The Marxist theory of conflict is inherent in this documentary. From the beginning, it is evident that the groups rely on conflict of races to be seen as useful in the groups. From the onset, Kumasi says the question of identity pulled his subconscious realization that he as a walking time bomb. Being that he is from the larger majority who lack a means of production, he foresaw a revolution just like what Karl Marx had envisaged in his theory of conflict. For Kumasi, the police brutality against the black men at that was some conflict in the making just like what had happened in the French revolution. The many people who were poor were being chained by the few who controlled state power apparatus, and this promulgated into some widespread hatred which in many sense could not be restrained any further. Therefore they foresaw a reaction to force that was pushing them against the wall all the time. In here was a revolution between two groups the African Americans against the white Americans an idea that never escaped their minds at any single moment. The civil rights movement in the sixties was the culmination of what Marx had promised in his theory where Martin Luther King Jr. decided to walk the streets of Alabama just to show that all black just like any other white American has a right to walk on streets as any citizen.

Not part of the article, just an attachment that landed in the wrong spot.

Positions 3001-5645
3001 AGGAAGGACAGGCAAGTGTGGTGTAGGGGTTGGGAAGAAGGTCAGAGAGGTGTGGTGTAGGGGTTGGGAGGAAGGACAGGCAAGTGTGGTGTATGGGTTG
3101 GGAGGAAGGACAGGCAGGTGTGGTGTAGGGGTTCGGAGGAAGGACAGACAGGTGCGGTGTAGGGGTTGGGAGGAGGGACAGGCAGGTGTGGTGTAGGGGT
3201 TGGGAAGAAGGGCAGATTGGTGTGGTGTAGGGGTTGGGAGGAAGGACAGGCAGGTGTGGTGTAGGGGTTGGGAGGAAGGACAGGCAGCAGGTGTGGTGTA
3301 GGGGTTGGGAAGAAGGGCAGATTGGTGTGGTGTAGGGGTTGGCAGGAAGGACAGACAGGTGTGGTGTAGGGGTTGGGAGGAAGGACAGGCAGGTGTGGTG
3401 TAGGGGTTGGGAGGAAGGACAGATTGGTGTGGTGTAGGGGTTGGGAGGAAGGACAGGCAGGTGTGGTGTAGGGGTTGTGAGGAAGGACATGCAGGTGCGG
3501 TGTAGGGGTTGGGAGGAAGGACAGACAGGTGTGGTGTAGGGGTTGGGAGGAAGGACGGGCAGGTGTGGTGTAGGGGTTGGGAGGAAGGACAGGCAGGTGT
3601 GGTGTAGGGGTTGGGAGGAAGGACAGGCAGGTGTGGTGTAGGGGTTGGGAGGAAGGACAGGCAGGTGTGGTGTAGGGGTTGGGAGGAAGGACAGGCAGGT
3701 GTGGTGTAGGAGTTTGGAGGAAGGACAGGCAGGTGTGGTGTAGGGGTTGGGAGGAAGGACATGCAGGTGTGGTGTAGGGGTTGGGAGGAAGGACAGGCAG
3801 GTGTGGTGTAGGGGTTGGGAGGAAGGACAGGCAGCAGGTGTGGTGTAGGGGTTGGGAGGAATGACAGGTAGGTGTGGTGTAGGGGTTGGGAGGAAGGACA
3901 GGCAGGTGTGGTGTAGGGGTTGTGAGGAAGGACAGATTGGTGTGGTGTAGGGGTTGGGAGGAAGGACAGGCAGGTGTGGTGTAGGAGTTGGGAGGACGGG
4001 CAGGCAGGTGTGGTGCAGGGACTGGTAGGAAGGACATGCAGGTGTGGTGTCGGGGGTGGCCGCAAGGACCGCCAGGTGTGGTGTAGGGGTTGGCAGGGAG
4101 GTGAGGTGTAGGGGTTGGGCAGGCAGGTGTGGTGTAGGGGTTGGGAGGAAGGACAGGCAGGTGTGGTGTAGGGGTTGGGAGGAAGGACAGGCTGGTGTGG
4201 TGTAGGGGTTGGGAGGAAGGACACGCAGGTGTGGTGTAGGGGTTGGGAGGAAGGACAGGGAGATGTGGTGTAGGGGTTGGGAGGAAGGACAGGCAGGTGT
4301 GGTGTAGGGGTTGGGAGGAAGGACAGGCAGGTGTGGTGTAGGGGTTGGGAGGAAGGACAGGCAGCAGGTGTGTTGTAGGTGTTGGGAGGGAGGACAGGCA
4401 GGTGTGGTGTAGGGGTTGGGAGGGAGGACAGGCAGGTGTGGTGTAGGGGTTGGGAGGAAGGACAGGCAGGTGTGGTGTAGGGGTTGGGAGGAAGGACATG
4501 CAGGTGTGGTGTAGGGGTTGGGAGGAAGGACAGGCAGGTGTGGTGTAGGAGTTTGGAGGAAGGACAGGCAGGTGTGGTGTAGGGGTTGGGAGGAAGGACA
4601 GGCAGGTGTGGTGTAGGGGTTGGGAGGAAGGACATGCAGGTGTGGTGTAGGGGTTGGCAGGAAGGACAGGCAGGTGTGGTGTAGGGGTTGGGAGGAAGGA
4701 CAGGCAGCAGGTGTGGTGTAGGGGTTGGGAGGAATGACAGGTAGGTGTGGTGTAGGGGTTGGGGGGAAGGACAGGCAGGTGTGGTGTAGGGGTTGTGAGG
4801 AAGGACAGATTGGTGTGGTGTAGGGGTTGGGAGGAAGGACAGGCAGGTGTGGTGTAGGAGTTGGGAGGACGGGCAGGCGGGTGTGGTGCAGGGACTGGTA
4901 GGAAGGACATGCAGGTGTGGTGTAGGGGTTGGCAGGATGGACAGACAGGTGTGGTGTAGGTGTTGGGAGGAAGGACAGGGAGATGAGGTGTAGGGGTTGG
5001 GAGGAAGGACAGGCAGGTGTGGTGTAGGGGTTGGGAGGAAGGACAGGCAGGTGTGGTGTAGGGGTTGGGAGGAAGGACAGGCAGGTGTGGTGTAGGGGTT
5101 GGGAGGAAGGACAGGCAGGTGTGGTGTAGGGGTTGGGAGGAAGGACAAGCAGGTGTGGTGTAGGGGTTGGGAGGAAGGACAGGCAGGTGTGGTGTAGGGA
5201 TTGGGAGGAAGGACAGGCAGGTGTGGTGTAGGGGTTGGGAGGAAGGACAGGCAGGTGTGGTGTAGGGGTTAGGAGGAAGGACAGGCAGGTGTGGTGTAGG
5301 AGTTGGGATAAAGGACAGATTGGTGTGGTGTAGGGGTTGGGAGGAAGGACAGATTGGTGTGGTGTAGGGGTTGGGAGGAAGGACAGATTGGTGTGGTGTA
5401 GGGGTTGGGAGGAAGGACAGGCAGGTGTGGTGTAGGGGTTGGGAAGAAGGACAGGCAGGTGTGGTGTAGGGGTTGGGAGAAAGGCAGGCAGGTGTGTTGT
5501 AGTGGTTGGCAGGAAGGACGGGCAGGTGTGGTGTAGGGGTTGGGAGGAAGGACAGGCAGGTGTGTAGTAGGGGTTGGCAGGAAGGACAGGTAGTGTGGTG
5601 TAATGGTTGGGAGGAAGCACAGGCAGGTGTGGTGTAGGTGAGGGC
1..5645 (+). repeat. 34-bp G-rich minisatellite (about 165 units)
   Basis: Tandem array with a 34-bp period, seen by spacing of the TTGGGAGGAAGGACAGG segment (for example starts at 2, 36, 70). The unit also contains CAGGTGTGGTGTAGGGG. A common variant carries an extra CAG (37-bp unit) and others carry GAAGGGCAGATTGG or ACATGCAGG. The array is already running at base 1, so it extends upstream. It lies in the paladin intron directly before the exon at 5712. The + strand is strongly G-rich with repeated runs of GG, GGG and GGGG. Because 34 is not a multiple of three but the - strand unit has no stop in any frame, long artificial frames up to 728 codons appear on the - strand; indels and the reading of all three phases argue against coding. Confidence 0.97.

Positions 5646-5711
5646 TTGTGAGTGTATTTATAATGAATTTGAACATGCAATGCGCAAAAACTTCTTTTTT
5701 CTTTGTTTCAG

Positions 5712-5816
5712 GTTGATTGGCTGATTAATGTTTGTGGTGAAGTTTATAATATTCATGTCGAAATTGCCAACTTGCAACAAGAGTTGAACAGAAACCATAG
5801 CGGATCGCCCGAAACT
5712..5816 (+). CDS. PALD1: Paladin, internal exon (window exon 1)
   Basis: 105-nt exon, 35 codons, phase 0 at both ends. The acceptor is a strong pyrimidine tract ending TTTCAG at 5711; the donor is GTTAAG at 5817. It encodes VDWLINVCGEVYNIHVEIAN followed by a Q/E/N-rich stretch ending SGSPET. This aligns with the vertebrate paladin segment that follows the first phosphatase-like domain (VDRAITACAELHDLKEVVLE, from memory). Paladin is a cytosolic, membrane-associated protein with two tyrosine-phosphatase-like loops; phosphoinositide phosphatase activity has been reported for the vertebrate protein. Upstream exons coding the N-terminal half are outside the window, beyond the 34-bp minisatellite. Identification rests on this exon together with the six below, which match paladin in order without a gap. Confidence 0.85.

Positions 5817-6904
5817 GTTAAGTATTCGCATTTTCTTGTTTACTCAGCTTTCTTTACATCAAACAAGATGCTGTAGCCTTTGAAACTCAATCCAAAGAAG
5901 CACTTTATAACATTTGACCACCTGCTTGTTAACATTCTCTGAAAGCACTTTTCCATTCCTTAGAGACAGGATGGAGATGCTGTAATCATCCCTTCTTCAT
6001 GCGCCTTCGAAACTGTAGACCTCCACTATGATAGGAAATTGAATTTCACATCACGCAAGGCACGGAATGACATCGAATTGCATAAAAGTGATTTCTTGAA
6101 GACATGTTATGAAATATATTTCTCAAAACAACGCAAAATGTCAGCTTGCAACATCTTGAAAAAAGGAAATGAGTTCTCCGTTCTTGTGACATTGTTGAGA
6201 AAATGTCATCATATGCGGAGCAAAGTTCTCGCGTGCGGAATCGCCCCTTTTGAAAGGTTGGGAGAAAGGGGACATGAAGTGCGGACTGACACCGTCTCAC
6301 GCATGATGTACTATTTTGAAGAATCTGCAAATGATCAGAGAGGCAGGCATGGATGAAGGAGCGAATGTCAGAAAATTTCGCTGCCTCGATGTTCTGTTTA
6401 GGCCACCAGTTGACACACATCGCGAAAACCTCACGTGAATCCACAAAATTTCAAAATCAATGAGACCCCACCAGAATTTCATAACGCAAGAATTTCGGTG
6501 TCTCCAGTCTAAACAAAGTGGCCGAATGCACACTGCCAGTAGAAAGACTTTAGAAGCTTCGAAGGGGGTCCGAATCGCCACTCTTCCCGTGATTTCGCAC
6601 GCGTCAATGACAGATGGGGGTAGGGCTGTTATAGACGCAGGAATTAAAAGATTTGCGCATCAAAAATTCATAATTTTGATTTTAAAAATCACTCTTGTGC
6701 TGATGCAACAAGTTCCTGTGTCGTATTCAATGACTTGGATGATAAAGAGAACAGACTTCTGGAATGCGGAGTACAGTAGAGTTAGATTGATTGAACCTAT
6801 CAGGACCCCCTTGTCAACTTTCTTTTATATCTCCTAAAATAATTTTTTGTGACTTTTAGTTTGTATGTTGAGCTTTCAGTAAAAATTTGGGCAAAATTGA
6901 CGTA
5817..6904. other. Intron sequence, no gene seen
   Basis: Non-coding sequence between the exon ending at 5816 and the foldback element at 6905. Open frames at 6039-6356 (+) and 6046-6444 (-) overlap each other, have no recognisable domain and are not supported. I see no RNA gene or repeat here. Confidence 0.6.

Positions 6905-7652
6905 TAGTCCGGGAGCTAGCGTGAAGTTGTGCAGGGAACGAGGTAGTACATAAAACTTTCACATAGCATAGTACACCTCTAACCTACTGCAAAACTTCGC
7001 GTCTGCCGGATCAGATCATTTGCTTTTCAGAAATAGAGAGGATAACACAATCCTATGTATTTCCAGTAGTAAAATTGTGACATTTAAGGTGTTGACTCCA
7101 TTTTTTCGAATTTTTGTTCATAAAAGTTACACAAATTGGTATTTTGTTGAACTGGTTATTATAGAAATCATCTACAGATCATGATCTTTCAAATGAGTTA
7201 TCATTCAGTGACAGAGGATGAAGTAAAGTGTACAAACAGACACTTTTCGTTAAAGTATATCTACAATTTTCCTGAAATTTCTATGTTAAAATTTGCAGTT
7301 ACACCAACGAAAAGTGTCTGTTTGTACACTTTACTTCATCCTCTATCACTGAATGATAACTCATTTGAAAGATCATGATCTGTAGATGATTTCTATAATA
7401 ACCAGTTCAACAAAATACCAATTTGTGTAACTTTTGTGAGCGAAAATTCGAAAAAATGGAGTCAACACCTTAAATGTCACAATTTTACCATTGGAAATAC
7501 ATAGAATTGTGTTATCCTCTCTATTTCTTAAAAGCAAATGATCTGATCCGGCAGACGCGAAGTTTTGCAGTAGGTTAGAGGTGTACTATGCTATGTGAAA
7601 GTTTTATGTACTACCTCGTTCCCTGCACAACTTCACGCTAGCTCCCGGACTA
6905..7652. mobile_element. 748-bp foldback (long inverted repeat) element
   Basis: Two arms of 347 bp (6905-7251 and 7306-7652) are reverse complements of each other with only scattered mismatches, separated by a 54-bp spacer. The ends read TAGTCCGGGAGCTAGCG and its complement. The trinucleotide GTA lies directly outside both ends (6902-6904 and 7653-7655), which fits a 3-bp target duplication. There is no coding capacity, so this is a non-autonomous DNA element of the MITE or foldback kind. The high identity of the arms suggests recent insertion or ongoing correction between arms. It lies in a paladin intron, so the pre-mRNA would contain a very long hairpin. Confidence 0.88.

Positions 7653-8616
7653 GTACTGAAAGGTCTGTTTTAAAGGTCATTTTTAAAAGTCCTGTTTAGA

Power Struggles
The issue of power was also evident in the documentary from the onset. Ron Wilkins describes how he his ideology of black liberation in the neighborhood got a backing from the followers. He understood the meaning of having numbers when forming the club and therefore had to rely on it to fight for social injustices that were inherent in the community from the white people. Mayor of Los Angeles felt that the black people were only using the historical, social injustices as a measure of their power. The increased rates of criminal gangs in the region only demonstrated how the groups viewed violence as a way to achieve power. But then the reality of the matter is that American government uses force especially against the minority groups and then tries to legitimize the violence. The uprising that was seen on the streets of Watts in 1965 was just a demonstration of how power can change hands and hen one group that has been oppressed for a long tends to realize the desire for this influence war always erupts. Interestingly alienation and rejection were the order of the day, and many felt that there was no need to respect the rule of the powerful in society. Civilization through the rule of law was not going to be respected for many felt that society viewed the black race as an obstacle to development and not as a forceful advancement to both economic and political growth in every measure of United States.

Crime and Deviance